Pocket Oncology (Pocket Notebook Series), 1st Ed.


David B. Page and William D. Tap

Epidemiology & Etiology

• 1% of all CA w/>50 histotypes; 11K cases & 4K death annually, increasing w/more sensitive dx of GIST tumors

• STS represent a heterogeneous spectrum of malignancies w/varied genetic aberrations & clinical features

• Potentially curable if resected early; only 1:100 soft tissue tumors are malignant

• Associated w/genetic syndromes (FAP → desmoid fibromatosis; NF-1 → malignant peripheral nerve sheath tumor; LFS → rhabdomyosarcoma), radiation, lymphedema

• Radiation-associated sarcomas arise w/variable latency, generally poor prognosis

Clinical Manifestations

• Typically presents as painless mass of the extremities (60%), trunk (19%), RP (15%), HEENT (9%)

• Met generally hematogenous, frequently to lung (70%)

• Retroperitoneal & visceral primaries recur locally, less commonly to liver

• LN mets observed in clear cell, epithelioid, angiosarcoma, & rhabdomyosarcoma

• Myxoid/round cell liposarcomas may spread to RP, spine, & paraspinous tissue

Molecular Biology & Pathology

• Histotypes do not necessarily arise from mature tissue counterparts

• Associated w/either simple genetic aberrations (translocations, amp, Mts) or complex karyotype

• Complex karyotypes: Driven by derangements in p53, MDM2, pRb, p16INK4a

• Molecular/genetic analyses are reshaping tx paradigm, w/increasing sarcoma histotypes amenable to targeted therapies (see table)

Workup and Staging

• Bx: incisional or core (w/multiple specimens), ensuring resectablility of bx tract, as well as hemostasis to minimize seeding

• Imaging: CT-CAP (MRI or CT angio for nonabdominal primaries); consider PET to assess chemotherapy response; CNS imaging useful for alveolar soft part sarcoma, solitary fibrous tumor, PNET, angiosarcoma

• Staging: Controversial utility, most sited is AJCC 7th ed. 2010 staging (TNM)

• Stage IA: Tumor ≤5 cm (T1) + no nodes (N0), grade indetermined (X)-1 Stage IB: Tumor > 5 cm (T2) +N0, GX-1; Stage IIA: T1N0 + G2–3; Stage IIB: T2N0 + G2, Stage III: T2N0 + G3, or involved nodes (N1); Stage IV:Mets (M1)

• Localized tumors should be designated as superficial (T1a, above & not invading fascia) or deep (T1b, invading or below fascia)

• FISH & PCR used in molecular dx

• Nomogram available to predict 12-y sarcoma-specific death (J Clin Oncol 2002;20:791)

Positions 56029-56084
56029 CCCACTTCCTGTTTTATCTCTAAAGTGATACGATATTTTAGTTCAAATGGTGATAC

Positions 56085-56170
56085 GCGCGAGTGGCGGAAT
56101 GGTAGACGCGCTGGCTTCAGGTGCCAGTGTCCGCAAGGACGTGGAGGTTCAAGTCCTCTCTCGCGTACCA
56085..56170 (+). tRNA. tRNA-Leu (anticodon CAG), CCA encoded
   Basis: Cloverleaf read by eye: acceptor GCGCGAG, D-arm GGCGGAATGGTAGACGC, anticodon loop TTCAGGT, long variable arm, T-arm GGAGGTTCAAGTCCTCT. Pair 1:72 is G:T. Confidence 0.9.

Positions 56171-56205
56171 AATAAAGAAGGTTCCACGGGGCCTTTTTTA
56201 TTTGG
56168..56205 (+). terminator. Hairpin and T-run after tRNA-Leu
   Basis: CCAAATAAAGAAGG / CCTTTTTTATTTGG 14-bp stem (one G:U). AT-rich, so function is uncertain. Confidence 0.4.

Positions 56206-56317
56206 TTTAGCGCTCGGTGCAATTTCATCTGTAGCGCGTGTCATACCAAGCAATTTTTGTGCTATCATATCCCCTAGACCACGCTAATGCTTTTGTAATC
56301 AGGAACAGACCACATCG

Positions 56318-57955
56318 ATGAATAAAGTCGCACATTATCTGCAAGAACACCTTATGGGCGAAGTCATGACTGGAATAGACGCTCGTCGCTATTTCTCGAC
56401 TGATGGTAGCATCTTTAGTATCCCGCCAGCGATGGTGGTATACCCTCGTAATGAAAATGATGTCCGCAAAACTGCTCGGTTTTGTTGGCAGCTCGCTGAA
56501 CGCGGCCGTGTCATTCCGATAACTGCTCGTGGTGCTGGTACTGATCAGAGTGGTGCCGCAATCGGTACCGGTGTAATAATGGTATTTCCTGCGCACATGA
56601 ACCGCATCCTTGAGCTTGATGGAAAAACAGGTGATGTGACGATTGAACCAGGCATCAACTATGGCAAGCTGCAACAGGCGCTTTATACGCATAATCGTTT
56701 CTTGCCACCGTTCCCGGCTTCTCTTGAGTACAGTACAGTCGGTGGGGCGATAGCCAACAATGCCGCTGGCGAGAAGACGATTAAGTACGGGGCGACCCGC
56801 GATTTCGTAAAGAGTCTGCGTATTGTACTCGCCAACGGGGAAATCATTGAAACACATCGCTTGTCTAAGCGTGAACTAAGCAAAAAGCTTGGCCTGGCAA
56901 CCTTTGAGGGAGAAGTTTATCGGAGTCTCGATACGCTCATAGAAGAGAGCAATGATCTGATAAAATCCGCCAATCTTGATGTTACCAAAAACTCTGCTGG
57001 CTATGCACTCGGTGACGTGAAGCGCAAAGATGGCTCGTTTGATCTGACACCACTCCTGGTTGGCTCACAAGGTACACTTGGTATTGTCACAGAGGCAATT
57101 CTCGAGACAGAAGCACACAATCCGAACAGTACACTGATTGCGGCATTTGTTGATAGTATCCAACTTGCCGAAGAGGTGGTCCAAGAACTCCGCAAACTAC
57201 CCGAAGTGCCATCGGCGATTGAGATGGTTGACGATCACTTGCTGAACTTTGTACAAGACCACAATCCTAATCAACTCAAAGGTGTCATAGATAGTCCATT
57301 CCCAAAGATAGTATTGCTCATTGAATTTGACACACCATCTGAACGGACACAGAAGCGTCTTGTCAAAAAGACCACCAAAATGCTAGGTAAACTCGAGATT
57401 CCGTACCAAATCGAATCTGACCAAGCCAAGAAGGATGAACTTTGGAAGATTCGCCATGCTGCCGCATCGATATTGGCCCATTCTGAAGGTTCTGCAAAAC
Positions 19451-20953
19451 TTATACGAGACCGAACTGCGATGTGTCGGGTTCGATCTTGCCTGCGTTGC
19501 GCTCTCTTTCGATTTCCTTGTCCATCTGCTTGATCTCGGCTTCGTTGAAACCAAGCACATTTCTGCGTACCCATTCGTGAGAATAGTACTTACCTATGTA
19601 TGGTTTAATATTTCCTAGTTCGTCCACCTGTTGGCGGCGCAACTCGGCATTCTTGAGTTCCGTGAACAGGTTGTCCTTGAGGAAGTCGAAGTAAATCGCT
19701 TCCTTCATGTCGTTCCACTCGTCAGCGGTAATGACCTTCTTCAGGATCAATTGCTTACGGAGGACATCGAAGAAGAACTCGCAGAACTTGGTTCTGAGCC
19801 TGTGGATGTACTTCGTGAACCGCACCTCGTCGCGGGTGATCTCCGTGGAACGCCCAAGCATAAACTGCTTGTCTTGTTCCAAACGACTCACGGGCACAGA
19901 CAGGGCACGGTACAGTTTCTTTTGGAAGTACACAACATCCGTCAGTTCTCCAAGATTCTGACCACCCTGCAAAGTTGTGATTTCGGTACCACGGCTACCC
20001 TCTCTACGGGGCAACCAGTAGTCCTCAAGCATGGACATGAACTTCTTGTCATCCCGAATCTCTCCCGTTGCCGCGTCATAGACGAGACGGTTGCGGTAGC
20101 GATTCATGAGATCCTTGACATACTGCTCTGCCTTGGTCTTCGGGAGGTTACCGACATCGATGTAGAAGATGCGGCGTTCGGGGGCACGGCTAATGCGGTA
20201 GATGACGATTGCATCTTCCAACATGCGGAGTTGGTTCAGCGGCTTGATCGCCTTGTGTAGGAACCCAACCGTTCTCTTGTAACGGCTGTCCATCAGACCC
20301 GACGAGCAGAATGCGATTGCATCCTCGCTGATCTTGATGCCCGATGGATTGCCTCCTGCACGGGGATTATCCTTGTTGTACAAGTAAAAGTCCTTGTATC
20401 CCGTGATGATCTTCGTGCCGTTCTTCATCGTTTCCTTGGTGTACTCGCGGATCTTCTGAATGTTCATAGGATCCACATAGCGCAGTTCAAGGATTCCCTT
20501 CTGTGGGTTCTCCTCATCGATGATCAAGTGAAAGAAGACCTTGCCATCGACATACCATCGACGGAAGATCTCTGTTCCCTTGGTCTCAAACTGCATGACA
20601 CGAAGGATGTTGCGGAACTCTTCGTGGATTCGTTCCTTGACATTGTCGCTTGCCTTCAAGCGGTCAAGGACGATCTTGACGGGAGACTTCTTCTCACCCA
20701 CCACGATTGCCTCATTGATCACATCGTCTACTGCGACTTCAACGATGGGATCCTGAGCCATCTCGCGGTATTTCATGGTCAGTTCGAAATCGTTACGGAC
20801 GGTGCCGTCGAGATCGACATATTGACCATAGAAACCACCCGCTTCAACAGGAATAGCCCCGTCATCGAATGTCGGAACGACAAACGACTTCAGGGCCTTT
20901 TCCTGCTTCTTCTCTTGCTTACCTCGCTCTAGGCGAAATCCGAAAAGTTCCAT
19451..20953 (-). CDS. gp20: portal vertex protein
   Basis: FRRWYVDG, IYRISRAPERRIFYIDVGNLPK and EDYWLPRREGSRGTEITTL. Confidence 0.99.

Localized Disease: Management

• Tx at sarcoma referral center is advised

• Wide local excision is mainstay, usu w/perioperative radiation (may consider omitting RT if >1 cm margin)

• RT: Pre-op vs. post-op RT of equivalent benefit; pre-op RT ↑ acute wound healing complications but post-op RT ↑ late complications (Curr Opin Oncol 2005;17:357)

• Consider pre-op systemic tx ± RT to downstage unresectable abdominal lesions; intra-operative RT also employed

• Adjuvant chemotherapy: Should be considered on case-by-case basis w/pt; doxorubicin-based tx considered in synovial sarcoma & myxoid/round cell liposarcoma

• Surveillance: PEx & imaging of chest & 1°, interval depends on histotype

• Oligometastatic disease: Surgical resection & other localized therapies (RT, ablation) in selected pts yield long-term survival & possibility of cure

• Rhabdomyosarcoma: Enrollment in a pediatric COG trial is favored & open to pts <50 y; adjuvant chemotherapy recommended w/RT if positive margins; selection of chemotherapy based upon risk of recurrence (low risk → vincristine + dactinomycin; high risk → vincristine + dactinomycin + cyclophosphamide) (J Clin Oncol 2009;27:5182)

Metastatic/Unresectable Disease: Management

• Observation may be considered in selected pts w/low-grade asymptomatic disease

• Response to chemotherapy a/w age <40 y, myxoid/round cell liposarcoma or synovial sarcoma histology, no bone mets, & combination chemo (Cancer 2008;112:1585)

• Clinical trials & molecularly targeted therapies (see table) should be considered

• Chemosensitivity varies by histotype & tx should be tailored appropriately. Egs of histotype tailored treatments include:

• Synovial sarcoma: Ifosfamide

• Myxoid/round cell liposarcoma: Ifosfamide; trabectedin (not yet FDA approved)

• Angiosarcoma: Paclitaxel (J Clin Oncol 2008;26:5269) or pegylated doxorubicin, VEGF-directed Rx may be considered

• Desmoid fibromatosis: NSAIDS (sulindac), low-dose IFN, doxorubicin (Cancer 2010;116:2258), imatinib, sorafenib (Clin Cancer Res 2011;17:4082)

• Uterine or GI Leiomyosarcoma: Gemcitabine + docetaxel (Ann Oncol 2010;21:supp.8)

• Solitary Fibrous Tumor/Hemangiopericytoma: Bev + temozolamide, sunitinib (J Clin Oncol 2009;27:3154)

• 1st-line Tx: Doxorubicin monotherapy is historical gold standard for STS; ifosfamide is equally efficacious but more toxic (J Clin Oncol 2007;25:3144)

• Combination regimens such as AIM (doxorubicin + ifosfamide + mesna) ↑ RR but no proven OS improvement, ↑ tox (Cochrane Database Syst Rev 2003)

• Combination chemotherapy appropriate in select pts, eg, young pts w/good PS, or pts w/sev. pain or pending bronchial obstruction

• Liposomal doxorubicin: Improved s/e profile; similar efficacy but limited head-to-head data compared to standard doxorubicin

• Pazopanib (anti-VEGF TKI): 2nd-line based upon ↑ PFS in anthracycline-experienced nonadipocytic STS (PALETTE Lancet 2012;379:1879)

• Other active chemotherapies: GEM + docetaxel, DTIC/temozolomide, vinorelbine, MTX, cisplatin, carboplatin

Kaposi Sarcoma: Management

• A/w immunodeficiency (HIV); classified & treated separately from other sarcomas

• HAART: CR in 80%; immune-constitution inflammatory syndrome (KS-IRIS) occurs in <10% & can lead to rapid progression

• Localized Tx: Resection, RT, cryotherapy, intralesional vinblastine/bleomycin, topical alitretinoin, imiquimod

• Systemic Tx: 1st-line → liposomal doxorubicin; alternatives include vinblastine ± bleomycin, paclitaxel, oral etoposide (60–90% ORR)